A night in the hospital and her visit to COP26 canceled: At the age of 95, Elizabeth II had to slow down, a “turning point” after seven decades devoted to her subjects.
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His trip to the United Nations climate conference, which began on Sunday in Scotland, has been eagerly awaited, as the Queen, like the entire royal family, is personally committed to environmental issues.
And Buckingham Palace announced on Tuesday that His Majesty the King regrettably decided not to go to Glasgow after a medical opinion “advising him to rest”.
As for the event, which holds great stakes on the planet, it is “disappointing”, admits Benny Junor, a royal family specialist interviewed by AFP. “But it is a very reasonable decision for the Queen” given what the trip would include: a “long trip”, followed by a “particularly tiring evening reception”, along with “the risk of exposure to COVID-19”.
Too much risk to the King, she settled in on October 20, a day after a reception at Windsor Castle where she appeared to converse with Prime Minister Boris Johnson and American businessman Bill Gates.
She spent the next night in the hospital, her first hospital admission since 2013. Buckingham Palace was happy to mention the ‘initial checks’.
Since then, the Queen has officially taken over the “light” duties. I received two ambassadors by video link.
For Richard Fitzwilliams, a specialist in the royal family, the Queen had to “reluctantly” concede COP26. He asserts, “She knows that an event has a special character if she attends it.” But “there is clearly a limit at 95 years.”
For nearly 70 years, the Queen, who is set to celebrate her platinum jubilee next year, has been still showing very well in public lately.
After her traditional summer vacation in Balmoral, Scotland, she participated almost daily in official engagements, resuming her pre-pandemic rhythm: 295 engagements in 2019. Not to mention the less visible work of government document reviews and her nearly weekly conversations with the prime minister. minister.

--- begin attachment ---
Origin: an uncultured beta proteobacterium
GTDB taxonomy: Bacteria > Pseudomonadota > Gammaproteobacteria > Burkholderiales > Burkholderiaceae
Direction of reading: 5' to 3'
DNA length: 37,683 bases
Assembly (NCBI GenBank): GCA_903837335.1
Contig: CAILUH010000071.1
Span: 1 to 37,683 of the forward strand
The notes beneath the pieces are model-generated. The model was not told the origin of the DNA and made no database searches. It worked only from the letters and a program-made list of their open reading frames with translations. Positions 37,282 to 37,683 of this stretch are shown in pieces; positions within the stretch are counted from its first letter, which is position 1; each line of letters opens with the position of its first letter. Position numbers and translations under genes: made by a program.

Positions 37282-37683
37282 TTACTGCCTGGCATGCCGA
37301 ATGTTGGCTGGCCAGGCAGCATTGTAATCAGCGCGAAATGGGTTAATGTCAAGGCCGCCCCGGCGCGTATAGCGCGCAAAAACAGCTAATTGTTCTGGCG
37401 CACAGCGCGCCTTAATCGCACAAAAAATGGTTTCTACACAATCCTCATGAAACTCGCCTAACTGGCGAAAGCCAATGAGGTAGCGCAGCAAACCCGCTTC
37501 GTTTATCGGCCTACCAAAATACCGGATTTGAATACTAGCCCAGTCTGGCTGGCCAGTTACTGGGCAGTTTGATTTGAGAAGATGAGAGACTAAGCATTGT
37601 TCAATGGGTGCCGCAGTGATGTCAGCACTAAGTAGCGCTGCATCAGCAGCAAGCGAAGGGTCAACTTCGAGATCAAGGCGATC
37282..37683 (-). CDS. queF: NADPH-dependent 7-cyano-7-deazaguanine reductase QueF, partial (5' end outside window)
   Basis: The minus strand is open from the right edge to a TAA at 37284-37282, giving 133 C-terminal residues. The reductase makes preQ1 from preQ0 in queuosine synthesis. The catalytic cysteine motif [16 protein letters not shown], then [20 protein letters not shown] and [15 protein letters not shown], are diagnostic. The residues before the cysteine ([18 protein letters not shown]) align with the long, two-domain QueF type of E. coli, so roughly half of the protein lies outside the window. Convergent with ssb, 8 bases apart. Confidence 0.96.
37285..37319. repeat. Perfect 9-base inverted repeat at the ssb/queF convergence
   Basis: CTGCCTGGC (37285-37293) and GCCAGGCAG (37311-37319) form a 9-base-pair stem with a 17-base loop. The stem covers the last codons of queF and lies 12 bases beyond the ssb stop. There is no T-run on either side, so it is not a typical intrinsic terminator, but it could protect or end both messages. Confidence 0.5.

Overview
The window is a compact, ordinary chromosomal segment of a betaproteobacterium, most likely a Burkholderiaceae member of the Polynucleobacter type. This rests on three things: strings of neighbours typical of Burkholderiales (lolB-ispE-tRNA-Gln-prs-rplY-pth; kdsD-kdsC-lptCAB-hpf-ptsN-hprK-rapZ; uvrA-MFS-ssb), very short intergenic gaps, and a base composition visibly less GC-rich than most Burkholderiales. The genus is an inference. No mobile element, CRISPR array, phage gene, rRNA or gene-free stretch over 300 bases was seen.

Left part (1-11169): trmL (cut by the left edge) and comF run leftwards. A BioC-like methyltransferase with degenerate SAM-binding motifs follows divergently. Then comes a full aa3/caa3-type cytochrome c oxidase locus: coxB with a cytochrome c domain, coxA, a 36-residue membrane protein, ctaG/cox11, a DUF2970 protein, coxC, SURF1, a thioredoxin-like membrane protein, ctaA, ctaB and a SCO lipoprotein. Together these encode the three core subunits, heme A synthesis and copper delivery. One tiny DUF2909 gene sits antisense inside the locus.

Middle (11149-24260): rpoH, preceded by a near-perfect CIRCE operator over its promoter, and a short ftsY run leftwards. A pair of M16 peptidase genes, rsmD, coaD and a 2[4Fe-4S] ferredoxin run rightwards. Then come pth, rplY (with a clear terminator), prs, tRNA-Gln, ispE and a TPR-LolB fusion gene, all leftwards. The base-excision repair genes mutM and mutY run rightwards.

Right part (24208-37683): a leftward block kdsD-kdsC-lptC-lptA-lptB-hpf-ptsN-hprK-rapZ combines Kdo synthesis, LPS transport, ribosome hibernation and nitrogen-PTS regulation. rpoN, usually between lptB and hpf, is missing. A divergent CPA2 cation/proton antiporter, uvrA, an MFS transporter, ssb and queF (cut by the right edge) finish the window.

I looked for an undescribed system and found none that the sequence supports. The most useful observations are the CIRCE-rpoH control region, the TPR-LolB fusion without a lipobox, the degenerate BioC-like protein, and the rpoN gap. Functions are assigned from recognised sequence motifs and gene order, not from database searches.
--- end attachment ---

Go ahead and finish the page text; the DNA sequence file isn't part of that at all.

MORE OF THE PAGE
Elizabeth II was recently seen walking with a cane, for the first time since 2004. According to The Sun, the Queen has also stopped walking her Corgi dogs in recent days.
“It’s a bit of a turning point,” said Penny Junor. “She’s worked at the pace of someone who’s 20 years younger, and I think the public needs to adjust their expectations and realize that she’s 95.”
A sentiment shared by the British in an interview with AFP. Susan Fotin, 68, said the Queen should “move more and more into the background and finally take the happy retirement she deserves”.
France Press agency
For her, Elizabeth II “needed to keep working after losing her husband” Philip, who died at the age of 99 in April, and she did a lot.
“She needs to slow down, a little anxious,” adds Michelle Hall.
For Benny Junor, the future governor will “appear less personally.” And “When you show up, you’ll be as a spectator, rather than meeting dozens of people at receptions.”
His son Charles, heir to the crown, will deliver the opening address to COP26. The 72-year-old prince, who was not well liked by the British, has already liked her abroad since she stopped going there. The Queen will also be able to count on her grandson, Prince William, who is third in line of succession and more famous than her father.
Richard Fitzwilliams also expects to see Elizabeth II participate in more events by videoconferencing: “It’s great the way you’ve been able to communicate virtually,” he said, citing his speeches to the nation in times of pandemic.
Something to reassure Linda Smart, 73, from London.
“She is stronger than anything else. She still has a few years to go, that’s for sure.”
“Total coffee aficionado. Travel buff. Music ninja. Bacon nerd. Beeraholic.”